Inyo County Planning Commission & Department

Independence, CA 93526

Re: Renewable Energy General Plan Amendment

Feb. 26, 2014

Dear Commissioners,

Thank you for this opportunity to comment on such a profoundly critical land issue here in our county. One hundred years ago another large-scale land use change took place when Los Angeles completed its aqueduct. There are permanent impacts from actions of this size. Large permanent impacts are threats to our local communities and economy.

In the 1930’s local priest Father Crowley pointed out that the landscape of our county is the real basis for a sustainable economy. He said that tourism will be the backbone of business and he was right.

Of the three mapped proposals by staff, I prefer the ‘Least Developed’. I truly would prefer no renewables here, but compromise is always best. Certainly no renewables should go in Panamint Valley on the edge of Death Valley N.P. and none should be in Deep Springs Valley.


The map covers much of the Laws area where there are agricultural activities and permanent vegetation monitoring sites that are governed by the Inyo/LA Long-term Water Agreement. Please check this for possible conflicts.

The map shows the area east of the Owens River between Independence and Lone Pine that includes lands right down to the river channel. This intrudes on the Lower Owens River Project, the centerpiece mitigation in the Long-term Water Agreement. I ask that all the eastside lands be removed which allow the LORP to not be affected and also protect the view shed of the Inyo Mountains.

The Eastern Sierra Scenic Byway begins in Little Lake and runs north. The proposed map lines that route with possible renewable development through Rose Valley. That area should be omitted in order to keep the ES Scenic Byway ‘scenic’.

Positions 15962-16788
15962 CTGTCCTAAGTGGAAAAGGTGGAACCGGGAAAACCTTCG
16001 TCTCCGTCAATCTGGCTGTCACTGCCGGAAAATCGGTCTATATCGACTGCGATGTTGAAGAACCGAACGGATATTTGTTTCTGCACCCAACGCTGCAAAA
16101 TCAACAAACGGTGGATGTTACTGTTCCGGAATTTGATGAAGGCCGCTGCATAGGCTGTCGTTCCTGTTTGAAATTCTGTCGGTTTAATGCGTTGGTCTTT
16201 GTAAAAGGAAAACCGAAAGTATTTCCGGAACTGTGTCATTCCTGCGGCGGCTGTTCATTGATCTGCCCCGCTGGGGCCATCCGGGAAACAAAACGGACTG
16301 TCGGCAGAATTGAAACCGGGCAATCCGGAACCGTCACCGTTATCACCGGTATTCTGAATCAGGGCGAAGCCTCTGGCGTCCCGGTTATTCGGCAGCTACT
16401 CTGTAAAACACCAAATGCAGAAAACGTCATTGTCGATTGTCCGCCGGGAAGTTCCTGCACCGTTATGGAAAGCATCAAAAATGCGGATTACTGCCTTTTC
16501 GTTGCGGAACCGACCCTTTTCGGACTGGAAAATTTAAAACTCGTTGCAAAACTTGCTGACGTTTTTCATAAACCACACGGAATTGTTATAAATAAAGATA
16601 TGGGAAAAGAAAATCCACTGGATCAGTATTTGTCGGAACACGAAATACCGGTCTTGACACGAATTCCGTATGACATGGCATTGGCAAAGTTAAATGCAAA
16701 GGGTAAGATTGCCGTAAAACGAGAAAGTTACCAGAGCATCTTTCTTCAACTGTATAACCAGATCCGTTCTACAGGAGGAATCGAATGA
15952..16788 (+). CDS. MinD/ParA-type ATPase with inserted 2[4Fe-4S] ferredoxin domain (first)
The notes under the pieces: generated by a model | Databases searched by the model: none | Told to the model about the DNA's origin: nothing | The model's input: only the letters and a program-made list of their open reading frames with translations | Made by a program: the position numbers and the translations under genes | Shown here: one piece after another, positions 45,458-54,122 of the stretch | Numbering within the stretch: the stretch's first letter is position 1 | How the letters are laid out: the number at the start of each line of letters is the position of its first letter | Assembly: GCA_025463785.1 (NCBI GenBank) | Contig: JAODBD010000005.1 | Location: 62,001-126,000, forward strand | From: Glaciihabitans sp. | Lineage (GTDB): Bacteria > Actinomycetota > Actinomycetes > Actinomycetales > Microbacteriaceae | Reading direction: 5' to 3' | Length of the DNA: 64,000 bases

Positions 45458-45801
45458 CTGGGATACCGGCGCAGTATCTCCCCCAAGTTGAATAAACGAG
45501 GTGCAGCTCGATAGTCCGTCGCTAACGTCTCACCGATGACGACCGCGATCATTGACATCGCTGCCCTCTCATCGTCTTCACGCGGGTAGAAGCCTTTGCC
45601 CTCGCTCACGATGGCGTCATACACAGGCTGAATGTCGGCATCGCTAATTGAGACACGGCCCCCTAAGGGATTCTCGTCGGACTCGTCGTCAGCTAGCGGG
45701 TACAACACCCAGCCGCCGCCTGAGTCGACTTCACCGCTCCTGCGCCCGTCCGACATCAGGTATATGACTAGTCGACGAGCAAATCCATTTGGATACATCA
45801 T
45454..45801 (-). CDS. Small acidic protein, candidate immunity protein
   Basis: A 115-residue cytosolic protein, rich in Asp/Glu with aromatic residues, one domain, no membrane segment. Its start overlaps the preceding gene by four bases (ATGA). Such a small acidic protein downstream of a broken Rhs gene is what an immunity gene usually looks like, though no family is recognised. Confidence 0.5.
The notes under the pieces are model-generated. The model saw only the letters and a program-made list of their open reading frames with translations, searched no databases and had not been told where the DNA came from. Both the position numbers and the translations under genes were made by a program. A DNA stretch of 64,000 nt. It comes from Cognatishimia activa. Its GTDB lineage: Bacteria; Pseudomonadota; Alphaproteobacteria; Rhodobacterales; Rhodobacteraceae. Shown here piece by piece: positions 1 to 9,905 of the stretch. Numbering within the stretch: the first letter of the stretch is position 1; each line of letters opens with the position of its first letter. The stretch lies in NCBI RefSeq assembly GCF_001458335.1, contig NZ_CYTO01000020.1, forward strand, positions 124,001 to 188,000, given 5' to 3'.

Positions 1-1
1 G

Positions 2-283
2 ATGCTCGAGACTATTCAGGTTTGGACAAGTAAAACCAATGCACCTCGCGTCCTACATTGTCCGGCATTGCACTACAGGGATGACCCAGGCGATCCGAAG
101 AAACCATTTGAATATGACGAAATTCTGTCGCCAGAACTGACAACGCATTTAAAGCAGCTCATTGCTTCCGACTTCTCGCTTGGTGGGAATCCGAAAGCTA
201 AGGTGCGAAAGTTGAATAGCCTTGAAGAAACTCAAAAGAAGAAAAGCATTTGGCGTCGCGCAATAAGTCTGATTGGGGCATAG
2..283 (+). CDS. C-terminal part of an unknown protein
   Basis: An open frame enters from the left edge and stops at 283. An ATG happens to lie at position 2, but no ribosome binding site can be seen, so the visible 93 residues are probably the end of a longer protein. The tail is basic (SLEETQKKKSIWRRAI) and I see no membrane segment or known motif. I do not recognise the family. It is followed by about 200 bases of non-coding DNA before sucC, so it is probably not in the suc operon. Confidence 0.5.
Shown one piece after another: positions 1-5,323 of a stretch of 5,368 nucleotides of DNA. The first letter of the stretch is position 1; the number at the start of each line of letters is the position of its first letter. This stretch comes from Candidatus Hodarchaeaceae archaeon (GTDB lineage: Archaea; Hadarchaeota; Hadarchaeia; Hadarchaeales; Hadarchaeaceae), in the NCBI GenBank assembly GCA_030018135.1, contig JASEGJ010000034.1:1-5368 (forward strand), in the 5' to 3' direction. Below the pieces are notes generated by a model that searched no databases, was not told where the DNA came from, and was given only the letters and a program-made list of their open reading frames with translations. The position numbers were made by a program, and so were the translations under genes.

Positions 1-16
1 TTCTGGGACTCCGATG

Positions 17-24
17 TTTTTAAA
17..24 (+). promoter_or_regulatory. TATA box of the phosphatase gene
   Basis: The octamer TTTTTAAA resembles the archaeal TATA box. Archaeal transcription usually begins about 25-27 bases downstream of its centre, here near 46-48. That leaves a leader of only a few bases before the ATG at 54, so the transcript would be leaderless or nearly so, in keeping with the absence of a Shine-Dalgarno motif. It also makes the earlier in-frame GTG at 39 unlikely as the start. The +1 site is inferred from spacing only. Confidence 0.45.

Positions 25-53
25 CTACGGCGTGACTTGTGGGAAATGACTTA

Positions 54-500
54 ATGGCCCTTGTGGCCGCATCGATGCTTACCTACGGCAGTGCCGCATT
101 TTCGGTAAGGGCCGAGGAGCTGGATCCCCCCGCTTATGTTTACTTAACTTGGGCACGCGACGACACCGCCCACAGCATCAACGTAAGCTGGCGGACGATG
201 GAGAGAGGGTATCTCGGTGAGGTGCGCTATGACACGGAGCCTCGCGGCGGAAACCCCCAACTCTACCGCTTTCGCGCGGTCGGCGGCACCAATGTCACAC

Owens Lake – Inyo County has been participating in the LADWP Master Project for several years. The Master Project covers 45 square miles of the lake bed and proposes no renewables at this time. The entire 110 square miles of Owens Lake are shown as open for renewable development in the GPA. At a minimum the 45 sq. miles of the LADWP Master Project needs to be dropped.

I recommend that the Inyo County Planning Commission send the Renewable GPA back to staff with suggested revisions. Once revised the Commission should consider accepting the revised GPA or rejecting the entire proposal. This would be the beginning of Inyo taking a position of protecting our world-class landscapes and insuring our future is not once again heavily damaged to meet the needs of areas completely outside our county.

As it has been throughout history the lands with most value and that are most important to our future are the LADWP lands around our Owens Valley towns. Inyo County must continue to press for LADWP land sales that will allow our communities to see reasonable and healthy growth.



Michael Prather

Drawer D

Lone Pine, CA. 93545



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